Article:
Tripta Dixit

Abstracts

2 A Case Study on Indian Translation Ecosystem of Point-Of-Care Solutions

Authors: Tripta Dixit, Smita Sahu, William Selvamurthy, Sadhana Srivastava

Abstract:

The translation of healthcare technologies is an expensive, complex affair, current healthcare challenges in Asian countries and their efforts to meet Millennium Development Goals (MDGs), necessitates continuous technology advancement to save countless lives, improve the quality of life and for socio-economic development. India’s consistently improving global innovation index (57) demonstrates its innovation potential, but access to health care is asymmetric and lacks priority in India. Therefore, there is utmost need of a robust translation system for point-of-care (POC) solutions, inexpensive, low-maintenance, reliable, and easy-to-use diagnostic technologies. Few cases of POC technologies viz. Elisa based diagnostic kits for regional viral disease, a device for detection of cancerous lesions were studied to understand the process and challenges involved in their translation. Accordingly, the entire translation ecosystem was summarized proposing a nexus of various actors such as technology developer, technology transferor technology receiver, funding entities, government/regulatory bodies and their effect on translation of different medical technologies. This study highlights the role and concerns pertaining to these actors for POC such as unsystematic and unvalidated research roadmap, low profit preposition, unfocused approach of up-scaling, low market acceptability and multiple window regulatory framework, etc. This provides an opportunity to devise solutions to overcome problem areas in translation path.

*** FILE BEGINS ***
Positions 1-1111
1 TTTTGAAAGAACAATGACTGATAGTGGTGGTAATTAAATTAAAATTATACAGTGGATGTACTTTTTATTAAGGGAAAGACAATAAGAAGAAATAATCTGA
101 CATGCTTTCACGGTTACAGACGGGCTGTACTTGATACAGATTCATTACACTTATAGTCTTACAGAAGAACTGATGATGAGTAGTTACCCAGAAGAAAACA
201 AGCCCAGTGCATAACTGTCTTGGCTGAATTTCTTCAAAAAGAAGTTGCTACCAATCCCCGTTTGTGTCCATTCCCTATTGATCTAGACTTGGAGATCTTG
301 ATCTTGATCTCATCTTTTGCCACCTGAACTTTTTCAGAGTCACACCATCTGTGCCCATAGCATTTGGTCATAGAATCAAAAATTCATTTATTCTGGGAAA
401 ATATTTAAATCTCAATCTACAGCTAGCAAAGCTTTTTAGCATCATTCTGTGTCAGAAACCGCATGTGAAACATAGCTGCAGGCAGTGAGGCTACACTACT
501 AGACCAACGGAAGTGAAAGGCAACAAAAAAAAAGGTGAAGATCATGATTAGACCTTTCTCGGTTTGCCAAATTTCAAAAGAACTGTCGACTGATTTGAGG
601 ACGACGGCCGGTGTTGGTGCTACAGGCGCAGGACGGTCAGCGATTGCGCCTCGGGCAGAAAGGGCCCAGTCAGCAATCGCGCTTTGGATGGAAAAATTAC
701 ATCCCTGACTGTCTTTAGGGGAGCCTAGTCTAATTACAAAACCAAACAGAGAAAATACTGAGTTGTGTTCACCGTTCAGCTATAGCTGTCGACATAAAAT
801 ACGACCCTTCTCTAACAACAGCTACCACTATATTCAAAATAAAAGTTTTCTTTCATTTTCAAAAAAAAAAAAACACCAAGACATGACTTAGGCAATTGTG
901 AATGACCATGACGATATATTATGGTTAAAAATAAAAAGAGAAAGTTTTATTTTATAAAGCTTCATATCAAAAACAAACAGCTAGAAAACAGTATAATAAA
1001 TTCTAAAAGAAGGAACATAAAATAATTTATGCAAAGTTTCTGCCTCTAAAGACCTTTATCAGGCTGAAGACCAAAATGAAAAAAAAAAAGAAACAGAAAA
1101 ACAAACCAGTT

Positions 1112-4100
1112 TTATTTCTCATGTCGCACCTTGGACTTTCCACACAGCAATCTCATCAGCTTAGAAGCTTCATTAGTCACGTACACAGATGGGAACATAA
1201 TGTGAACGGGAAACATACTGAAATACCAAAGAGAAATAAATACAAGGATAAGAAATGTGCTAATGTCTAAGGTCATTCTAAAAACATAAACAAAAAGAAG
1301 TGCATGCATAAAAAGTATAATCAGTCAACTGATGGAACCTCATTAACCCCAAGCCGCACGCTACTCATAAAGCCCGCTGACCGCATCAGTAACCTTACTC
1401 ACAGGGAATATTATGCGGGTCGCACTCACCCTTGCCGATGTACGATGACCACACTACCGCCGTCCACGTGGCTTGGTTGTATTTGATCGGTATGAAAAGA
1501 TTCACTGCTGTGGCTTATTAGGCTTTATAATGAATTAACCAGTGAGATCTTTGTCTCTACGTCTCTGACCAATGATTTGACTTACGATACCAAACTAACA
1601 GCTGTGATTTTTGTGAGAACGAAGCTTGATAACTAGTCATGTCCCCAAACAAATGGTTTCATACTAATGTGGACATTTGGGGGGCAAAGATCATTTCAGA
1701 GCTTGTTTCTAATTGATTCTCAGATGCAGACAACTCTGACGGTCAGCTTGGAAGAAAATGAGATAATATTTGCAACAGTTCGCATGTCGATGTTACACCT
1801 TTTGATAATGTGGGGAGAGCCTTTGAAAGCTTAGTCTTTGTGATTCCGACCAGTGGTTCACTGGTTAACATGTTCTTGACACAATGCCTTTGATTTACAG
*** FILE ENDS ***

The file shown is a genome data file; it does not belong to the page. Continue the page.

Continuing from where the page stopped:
Keywords: Public Health, Translation, Healthcare Technologies, point-of-care solutions

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1 Technology Transfer of Indigenous Technologies: Emerging Aid to Indian Health Sector

Authors: Tripta Dixit, Smita Sahu, William Selvamurthy, Sadhana Srivastava

Abstract:

India is battling with the issues of accessibility, affordability and availability of quality health to the masses. Indian medical heritage which dated back to 3000 BC unveils the rich knowledge pool which has undergone a perceptible change over years, such as eradication of many communicable diseases, increasing individual awareness of quality health and import driven medical device market etc. Despite a slew of initiatives the holistic slogan of ‘health for all’ remains elusive and a concern for the nation. The 21st-century projects a myriad of challenges like cultural diversity, large population, demographic dividend and geographical segmentation leading to varied needs of people as per their regional conditions of climate, disease prevalence, nutrition and sanitation. But these challenges are also opportunities for the development of indigenous, low cost and accessible technologies to tackle them. This requires reinforcing the potential of indigenous technologies in coordination with prevailing health issues in various regions of country. This paper emphasis on the strategy for exploring the indigenous technologies with entrusted up-scaling to meet the diverse needs of the people. This review proposes to adopt technology transfer as a strategy to establish a vibrant ecosystem for identifying and up-scaling the indigenous medical technologies with diligent hand-holding for public health.

Keywords: Health, Medical Technology, Technology Transfer, Indigenous

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